2018 Toyota C-HR Review: Simply The Averagest
– Detroit, Michigan
There’s no doubt in my mind that Toyota will sell the C-HR to a lot of people. The subcompact crossover segment is hot, and plenty of potential Toyota RAV4 buyers will appreciate the lower payments – and more parking-lot-friendly size – of the smaller C-HR. Originally conceived to be sold as Scion’s first-ever SUV, the C-HR was rechristened a Toyota after the Scion brand was axed and becomes the company’s most affordable SUV.
If you’re interested in buying the C-HR, take a deep breath and consider its alternatives first. The Toyota doesn’t offer anything you can’t find in its competition, and in terms of fuel economy, technology, and design, it’s a letdown. As small SUVs go, the C-HR is just average in a class of interesting options.
Pleasant powertrain. While its 144 horsepower and 139 pound-feet of torque won’t get your blood pumping (or even let you outrun a semi truck onto an on-ramp), the C-HR’s 2.0-liter inline-four engine perfectly suits this car. Coupled to a CVT, it provides just enough acceleration for a small SUV, predictable responses, and only modest amounts of noisiness and vibration.
Plenty of room for passengers. Despite the chopped-roof looks, you can still fit four adults in the C-HR without too much discomfort. Rear-seat legroom isn’t incredible, but both rows benefit from plenty of headroom (no sunroof is available, helping provide more noggin space) and seats that are mostly comfortable.
Standard safety equipment. As on all Toyotas, the C-HR comes standard with several active-safety technologies that are paid options on some rivals. Specifically, you get adaptive cruise, automatic high beams, lane-keep assist, and pre-collision braking right out of the box. I would, however, like a blind-spot monitor given how much the fat C-pillars and small rear window constrict visibility.
It just looks weird. Neither I nor any friends I canvassed like the way the C-HR looks. In its effort to be hip, modern, and different, it just ends up looking dorky. Why does this car have such an enormous rear wing, such bulging fenders, such prominent plastic cladding? It tries too hard to ape the design of a sporty coupe – from behind, I even spy some Honda Civic Hatchback similarities – and doesn’t succeed at all. On the other hand, the surprise breakout success of the Nissan Juke may prove that customers can tolerate quirky styling for this type of vehicle.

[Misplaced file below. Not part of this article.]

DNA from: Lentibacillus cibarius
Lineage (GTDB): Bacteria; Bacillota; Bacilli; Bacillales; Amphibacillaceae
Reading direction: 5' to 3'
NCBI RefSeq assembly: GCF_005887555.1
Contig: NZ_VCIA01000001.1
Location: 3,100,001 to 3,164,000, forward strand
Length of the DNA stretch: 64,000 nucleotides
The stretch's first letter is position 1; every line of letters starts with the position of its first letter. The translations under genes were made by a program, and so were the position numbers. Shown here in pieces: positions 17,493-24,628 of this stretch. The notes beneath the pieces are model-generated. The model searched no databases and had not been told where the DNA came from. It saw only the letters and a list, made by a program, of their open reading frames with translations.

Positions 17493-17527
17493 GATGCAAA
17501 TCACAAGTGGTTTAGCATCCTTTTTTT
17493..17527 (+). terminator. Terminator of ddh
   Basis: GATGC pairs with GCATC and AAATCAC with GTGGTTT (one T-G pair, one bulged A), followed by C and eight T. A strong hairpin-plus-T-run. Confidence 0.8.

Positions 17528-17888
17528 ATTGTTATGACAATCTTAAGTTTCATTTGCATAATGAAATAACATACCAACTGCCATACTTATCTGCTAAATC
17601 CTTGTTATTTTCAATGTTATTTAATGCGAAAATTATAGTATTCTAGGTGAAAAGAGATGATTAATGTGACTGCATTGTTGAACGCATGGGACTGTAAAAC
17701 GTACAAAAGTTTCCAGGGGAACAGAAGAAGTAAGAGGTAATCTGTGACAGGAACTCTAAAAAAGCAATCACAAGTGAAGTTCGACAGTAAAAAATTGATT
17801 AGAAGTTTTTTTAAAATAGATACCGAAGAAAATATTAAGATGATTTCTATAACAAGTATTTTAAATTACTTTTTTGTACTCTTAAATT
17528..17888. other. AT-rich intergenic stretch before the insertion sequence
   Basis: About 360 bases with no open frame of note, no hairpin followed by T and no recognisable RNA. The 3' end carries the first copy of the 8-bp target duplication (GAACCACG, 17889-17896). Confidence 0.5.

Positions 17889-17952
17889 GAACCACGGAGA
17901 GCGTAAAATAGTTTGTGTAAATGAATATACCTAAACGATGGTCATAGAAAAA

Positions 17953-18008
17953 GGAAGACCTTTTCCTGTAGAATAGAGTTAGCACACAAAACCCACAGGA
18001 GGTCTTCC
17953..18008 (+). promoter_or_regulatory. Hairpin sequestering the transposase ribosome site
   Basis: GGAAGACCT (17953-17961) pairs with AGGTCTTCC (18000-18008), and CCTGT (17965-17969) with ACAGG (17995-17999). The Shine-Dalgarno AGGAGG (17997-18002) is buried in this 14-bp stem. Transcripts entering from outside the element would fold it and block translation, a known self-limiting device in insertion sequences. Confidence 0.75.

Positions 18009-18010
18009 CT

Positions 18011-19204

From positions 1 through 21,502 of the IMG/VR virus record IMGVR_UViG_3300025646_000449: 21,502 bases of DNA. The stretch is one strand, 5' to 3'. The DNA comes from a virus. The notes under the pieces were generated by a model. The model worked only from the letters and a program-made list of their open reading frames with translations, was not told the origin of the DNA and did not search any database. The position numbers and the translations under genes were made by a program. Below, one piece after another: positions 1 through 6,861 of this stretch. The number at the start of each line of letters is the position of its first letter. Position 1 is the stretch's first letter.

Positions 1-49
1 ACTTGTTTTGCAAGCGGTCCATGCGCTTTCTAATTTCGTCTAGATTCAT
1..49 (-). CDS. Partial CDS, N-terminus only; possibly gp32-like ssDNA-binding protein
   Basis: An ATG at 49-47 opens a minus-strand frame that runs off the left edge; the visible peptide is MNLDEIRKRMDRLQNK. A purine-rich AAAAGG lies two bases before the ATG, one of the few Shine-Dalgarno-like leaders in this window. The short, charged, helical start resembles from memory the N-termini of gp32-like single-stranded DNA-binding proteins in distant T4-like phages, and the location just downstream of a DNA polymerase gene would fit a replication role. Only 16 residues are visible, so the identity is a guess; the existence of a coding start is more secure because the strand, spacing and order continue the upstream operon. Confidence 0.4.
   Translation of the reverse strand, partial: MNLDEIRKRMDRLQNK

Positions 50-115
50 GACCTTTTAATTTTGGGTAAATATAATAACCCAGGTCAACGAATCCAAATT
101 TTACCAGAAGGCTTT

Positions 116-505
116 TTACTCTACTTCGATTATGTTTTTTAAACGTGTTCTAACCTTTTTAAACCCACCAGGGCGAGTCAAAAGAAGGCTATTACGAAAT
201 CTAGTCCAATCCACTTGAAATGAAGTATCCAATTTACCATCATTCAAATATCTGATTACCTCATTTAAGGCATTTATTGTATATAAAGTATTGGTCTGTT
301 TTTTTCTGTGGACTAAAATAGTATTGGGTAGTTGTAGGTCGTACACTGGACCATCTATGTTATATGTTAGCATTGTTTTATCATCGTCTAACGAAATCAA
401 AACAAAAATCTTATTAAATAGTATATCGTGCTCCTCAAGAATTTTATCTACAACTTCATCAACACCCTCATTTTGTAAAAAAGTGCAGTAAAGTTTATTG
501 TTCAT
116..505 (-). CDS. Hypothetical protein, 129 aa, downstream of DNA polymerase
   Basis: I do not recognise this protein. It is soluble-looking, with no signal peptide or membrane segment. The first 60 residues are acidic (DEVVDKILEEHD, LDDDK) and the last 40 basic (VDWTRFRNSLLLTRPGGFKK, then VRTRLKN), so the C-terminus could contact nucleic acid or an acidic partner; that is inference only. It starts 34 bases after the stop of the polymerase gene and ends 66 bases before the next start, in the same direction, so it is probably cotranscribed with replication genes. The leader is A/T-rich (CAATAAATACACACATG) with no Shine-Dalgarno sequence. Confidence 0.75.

Low tech quotient. Although Toyota’s seven-inch touchscreen infotainment system comes standard, it isn’t a particularly impressive feature. You cannot get satellite radio, Apple CarPlay, or Android Auto connectivity, for instance, nor is navigation offered. The functions that are included are cumbersome to use, particularly tuning the radio. The backup camera’s output is displayed only on a tiny screen hidden in the rear-view mirror. And there’s only one USB port for charging gadgets. None of those alone are necessarily deal-breakers, but ho-hum infotainment is a disappointment in a car aimed at younger buyers.
No all-wheel drive. Most people don’t need all-wheel drive most of the time; if you must deal with snow, you might do just as well with a set of winter tires. But it’s a weird omission for Toyota to not even offer AWD on the C-HR, given that all of its core competitors, except the Kia Soul, can be configured to drive all four tires – especially given how many SUV buyers do opt for AWD.
Not the fuel-economy champion. I was initially pleased to see an indicated 29-30 mpg, depending on route, when I drove the C-HR. The Toyota’s ratings of 27 mpg city, 31 highway, and 29 combined aren’t bad at all. But that was before I remembered that front-wheel-drive versions of some rivals are rated for better efficiency – 34 mpg highway for a Mazda CX-3 or Honda HR-V, 33 mpg for a Nissan Juke, etc. It doesn’t help that the C-HR is on the heavier end of the class, scaling at 3,300 pounds. By contrast, a front-wheel-drive Honda HR-V ranges from 2,888 to 2,917 pounds and the CX-3 is 2,809 pounds.
Photos: Jake Holmes / Motor1.com